A non-smoker group of 40 healthy individuals matched by age, gender, ethnicity, and BMI, without previous history of pulmonary diseases was used as controls and for comparison. All COPD patients were given pulmonary function tests, namely forced expiratory volume in 1 s (FEV1), the forced vital capacity (FVC), and the FEV1/FVC ratio; patients with FEV1/FVC < 0.7 were diagnosed with COPD [10].

Statistical analysis

Data were analyzed using the SPSS 13.0 for Windows (SPSS, Chicago, IL, USA). Results are expressed as mean ± SD or median (range). Group means were compared using Student’s t-test or by non-parametric tests, as applicable. One-way analysis of variance (ANOVA) or chi-square test was used, as appropriate. Pearson’s and Spearman’s coefficients were used for correlation analysis. All analyses used two-sided tests and p < 0.05 was considered significant.

Results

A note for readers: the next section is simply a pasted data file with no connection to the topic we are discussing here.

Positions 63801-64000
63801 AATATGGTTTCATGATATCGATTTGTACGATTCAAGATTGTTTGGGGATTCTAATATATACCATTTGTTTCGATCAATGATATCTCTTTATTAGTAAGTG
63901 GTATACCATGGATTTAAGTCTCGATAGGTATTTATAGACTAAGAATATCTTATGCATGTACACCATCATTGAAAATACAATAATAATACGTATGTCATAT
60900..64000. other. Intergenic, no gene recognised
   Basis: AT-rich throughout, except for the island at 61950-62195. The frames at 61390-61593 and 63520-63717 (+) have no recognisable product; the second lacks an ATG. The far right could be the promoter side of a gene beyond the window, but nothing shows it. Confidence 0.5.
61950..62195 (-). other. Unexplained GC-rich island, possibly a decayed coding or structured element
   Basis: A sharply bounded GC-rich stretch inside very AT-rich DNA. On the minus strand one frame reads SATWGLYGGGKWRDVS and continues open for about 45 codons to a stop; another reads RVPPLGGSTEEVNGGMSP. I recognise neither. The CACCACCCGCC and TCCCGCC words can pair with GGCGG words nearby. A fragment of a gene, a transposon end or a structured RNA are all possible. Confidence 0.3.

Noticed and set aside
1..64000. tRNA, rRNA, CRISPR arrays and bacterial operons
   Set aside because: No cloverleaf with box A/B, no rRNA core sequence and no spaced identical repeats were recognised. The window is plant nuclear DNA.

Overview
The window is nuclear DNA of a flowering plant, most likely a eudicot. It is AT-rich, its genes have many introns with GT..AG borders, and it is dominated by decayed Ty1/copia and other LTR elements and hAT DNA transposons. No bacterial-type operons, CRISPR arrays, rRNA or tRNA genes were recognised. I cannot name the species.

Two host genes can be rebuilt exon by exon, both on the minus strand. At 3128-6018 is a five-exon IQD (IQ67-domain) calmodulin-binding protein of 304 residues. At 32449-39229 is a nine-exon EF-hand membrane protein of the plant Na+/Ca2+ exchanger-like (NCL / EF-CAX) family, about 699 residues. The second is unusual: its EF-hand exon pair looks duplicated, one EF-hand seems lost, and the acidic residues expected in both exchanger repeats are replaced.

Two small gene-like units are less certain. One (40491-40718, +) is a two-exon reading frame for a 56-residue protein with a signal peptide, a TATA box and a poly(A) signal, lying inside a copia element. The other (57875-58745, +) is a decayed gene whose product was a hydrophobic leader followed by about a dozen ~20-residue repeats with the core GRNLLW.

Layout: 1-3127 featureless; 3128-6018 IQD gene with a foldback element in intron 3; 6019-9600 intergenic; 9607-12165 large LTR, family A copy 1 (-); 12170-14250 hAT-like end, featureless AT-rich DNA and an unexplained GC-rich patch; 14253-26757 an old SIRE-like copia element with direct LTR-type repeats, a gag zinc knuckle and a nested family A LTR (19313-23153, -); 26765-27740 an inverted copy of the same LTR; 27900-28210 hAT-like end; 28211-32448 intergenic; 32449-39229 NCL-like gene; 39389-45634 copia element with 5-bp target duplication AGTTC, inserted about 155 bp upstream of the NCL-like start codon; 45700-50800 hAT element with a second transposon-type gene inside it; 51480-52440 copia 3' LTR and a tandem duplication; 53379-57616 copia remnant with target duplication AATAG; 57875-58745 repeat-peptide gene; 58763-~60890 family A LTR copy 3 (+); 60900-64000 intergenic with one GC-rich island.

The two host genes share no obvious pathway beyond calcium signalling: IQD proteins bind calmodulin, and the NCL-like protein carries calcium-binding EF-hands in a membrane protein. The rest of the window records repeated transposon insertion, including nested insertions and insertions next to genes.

The demographic characteristics, laboratory results, and pulmonary function tests of patients with chronic obstructive pulmonary disease are shown in Table 1. The mean age of the COPD group was 61.3 ± 1.2 y and that of the control group was 57.1 ± 10.6 y. The GOLD grading system was used to further categorize COPD patients out of whom 30.4% were grade A, 15.2% grade B, 15.2% grade C, and 39.1% grade D. The levels of 25(OH)D were significantly different between patients and controls (p = 0.000; Fig. 1). In the COPD group, a statistically significant difference in vitamin D levels (p = 0.000) was detected among the A, B, C, and D grades, while no significant differences in FRAX scores (major osteoporosis and hip fracture) were detected (Table 2). Furthermore, levels of 25(OH)D were significantly lower in COPD patients with disease exacerbations and hospitalizations in the previous year than in COPD patients without exacerbations or hospitalizations (p = 0.014, 0.003, respectively; Figs. 2 and 3). Correlation analyses revealed a positive correlation between FEV1 values and 25(OH)D levels (r = 0.564, p = 0.000) and a negative correlation between COPD assessment test (CAT) score and 25(OH)D levels (r = −0.350, p = 0.02). Although no correlation was detected between vitamin D and the FRAX score, a positive correlation between T-score and vitamin D levels was observed (Table 3). In COPD patients using inhaled steroids, FRAX scores were numerically higher and vitamin D levels were lower compared to the controls, but these differences were not statistically significant. COPD patients with T-score <−2.5 were diagnosed as having osteoporosis and FRAX scores (major osteoporotic and hip fracture, p = 0.027 and 0.009, respectively) were higher (Figs. 4 and 5) and vitamin D levels were lower (p = 0.013) in osteoporotic COPD patients than in non-osteoporotic COPD patients (Fig. 6). Although no statistically significant differences were detected between osteoporosis development and smoking, comorbidity, COPD grade, hospitalization, inhaled steroid use, a significant difference was detected between osteoporosis development and COPD exacerbation in the last year (p = 0.036).